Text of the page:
How eating 'ugly food' can help the environment

Ugly Food cookbookWhy don't we eat more octopus? What about gurnard and other ugly fish? Cheeks, feet and offal are cheap and delicious, but people prefer steaks and chops. What about rabbits and squirrels? And what's wrong with ugly vegetables? These are the types of questions that spurred Tim Wharton and Richard Horsey to write their cookbook Ugly Food: Overlooked and Undercooked.

The book aims to change the way people think about ingredients that are neglected, overlooked, or forgotten by (mainly Western) eaters. They are all tasty, sustainable and cheap, and easy to cook when you know how, say the authors.  Using an unpretentious, practical approach, Wharton and Horsey offer tips and tricks on preparing these undervalued foods.

In an interview with NPR's The Salt, Wharton explained how a shared love of food and a desire to delve "beyond the [chicken] breast" led the pair to write the cookbook. They feel that the food industry has removed us from the "messy reality" of how food gets to the supermarket - you won't find heads, feets, or giblets in the meat case of most stores, for instance, and all of the fruit and vegetables are blemish-free, their flavor often suffering as a result of their beauty. The authors point out that this sanitized version of food is a rather recent development.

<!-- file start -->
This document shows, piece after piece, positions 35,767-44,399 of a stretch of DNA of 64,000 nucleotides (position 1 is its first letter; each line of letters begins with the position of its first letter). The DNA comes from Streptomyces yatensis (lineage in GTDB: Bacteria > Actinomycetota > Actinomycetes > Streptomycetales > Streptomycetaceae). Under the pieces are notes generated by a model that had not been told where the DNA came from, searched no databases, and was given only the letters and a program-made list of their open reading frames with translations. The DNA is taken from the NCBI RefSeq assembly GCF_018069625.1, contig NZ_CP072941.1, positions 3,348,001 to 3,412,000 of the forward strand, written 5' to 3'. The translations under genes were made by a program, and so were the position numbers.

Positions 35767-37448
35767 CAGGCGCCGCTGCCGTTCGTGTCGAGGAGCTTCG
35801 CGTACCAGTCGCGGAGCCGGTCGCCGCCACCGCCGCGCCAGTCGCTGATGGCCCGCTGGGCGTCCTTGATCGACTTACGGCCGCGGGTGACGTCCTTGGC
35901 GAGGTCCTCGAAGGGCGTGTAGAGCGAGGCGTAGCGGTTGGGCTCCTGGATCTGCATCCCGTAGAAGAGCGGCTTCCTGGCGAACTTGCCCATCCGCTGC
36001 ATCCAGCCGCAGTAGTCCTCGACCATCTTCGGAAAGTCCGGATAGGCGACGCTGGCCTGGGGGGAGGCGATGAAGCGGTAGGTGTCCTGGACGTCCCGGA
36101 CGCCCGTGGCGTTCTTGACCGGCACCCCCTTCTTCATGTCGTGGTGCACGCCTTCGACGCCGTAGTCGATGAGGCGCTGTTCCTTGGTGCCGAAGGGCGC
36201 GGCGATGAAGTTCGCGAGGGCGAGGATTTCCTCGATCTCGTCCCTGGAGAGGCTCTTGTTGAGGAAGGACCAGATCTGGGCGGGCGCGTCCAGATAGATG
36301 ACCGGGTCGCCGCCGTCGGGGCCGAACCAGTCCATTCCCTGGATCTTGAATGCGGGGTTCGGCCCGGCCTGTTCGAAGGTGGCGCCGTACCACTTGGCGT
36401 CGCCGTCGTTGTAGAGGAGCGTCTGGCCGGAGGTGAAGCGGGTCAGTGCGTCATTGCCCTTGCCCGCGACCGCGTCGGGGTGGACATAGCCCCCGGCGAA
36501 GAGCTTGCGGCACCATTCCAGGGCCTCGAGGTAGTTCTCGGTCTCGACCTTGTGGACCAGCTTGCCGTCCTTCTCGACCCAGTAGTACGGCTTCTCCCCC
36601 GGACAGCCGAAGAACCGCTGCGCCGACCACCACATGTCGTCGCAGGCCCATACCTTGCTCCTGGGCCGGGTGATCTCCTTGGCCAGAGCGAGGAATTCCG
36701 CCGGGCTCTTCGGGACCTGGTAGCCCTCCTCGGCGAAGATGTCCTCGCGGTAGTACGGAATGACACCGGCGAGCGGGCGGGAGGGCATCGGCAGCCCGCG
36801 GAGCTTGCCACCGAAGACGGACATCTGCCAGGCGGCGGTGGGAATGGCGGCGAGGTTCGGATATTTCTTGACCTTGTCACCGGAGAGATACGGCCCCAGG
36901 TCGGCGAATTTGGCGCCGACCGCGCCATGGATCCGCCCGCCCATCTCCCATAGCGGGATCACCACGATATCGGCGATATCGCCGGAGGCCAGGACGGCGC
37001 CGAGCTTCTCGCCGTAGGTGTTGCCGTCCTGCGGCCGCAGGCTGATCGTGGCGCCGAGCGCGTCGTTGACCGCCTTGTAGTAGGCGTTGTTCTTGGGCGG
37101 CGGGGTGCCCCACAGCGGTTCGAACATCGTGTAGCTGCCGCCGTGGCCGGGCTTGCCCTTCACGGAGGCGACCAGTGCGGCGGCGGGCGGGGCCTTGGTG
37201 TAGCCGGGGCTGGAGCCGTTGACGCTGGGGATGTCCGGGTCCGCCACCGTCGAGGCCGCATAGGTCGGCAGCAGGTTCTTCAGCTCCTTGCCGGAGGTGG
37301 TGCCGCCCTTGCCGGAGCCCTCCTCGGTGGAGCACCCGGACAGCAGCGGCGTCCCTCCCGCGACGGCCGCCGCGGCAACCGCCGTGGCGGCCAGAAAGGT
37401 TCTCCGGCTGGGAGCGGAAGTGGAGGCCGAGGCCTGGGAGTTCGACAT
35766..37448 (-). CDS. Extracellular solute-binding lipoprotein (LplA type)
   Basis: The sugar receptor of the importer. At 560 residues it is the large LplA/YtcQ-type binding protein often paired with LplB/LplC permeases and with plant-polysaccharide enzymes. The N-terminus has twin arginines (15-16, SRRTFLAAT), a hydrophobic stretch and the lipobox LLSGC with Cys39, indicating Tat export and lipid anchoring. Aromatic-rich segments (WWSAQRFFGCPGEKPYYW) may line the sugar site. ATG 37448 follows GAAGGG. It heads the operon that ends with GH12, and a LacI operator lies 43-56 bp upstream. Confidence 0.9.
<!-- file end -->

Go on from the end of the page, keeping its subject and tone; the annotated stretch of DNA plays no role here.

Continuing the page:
More than just a cookbook, Ugly Food is a culinary "manifesto" that delves into questions of why why we embrace some ingredients but dismiss others that are just as nutritious, often less expensive, and that offer alternatives to resources that are being rapidly depleted. "[We can] get tasty, sustainable, environmentally sound ingredients," says Horsey, "if [we] move away from the idea of the food industry as a purveyor of impossibly perfect ideals and start seeing it as a purveyor of grubby things that... taste great."

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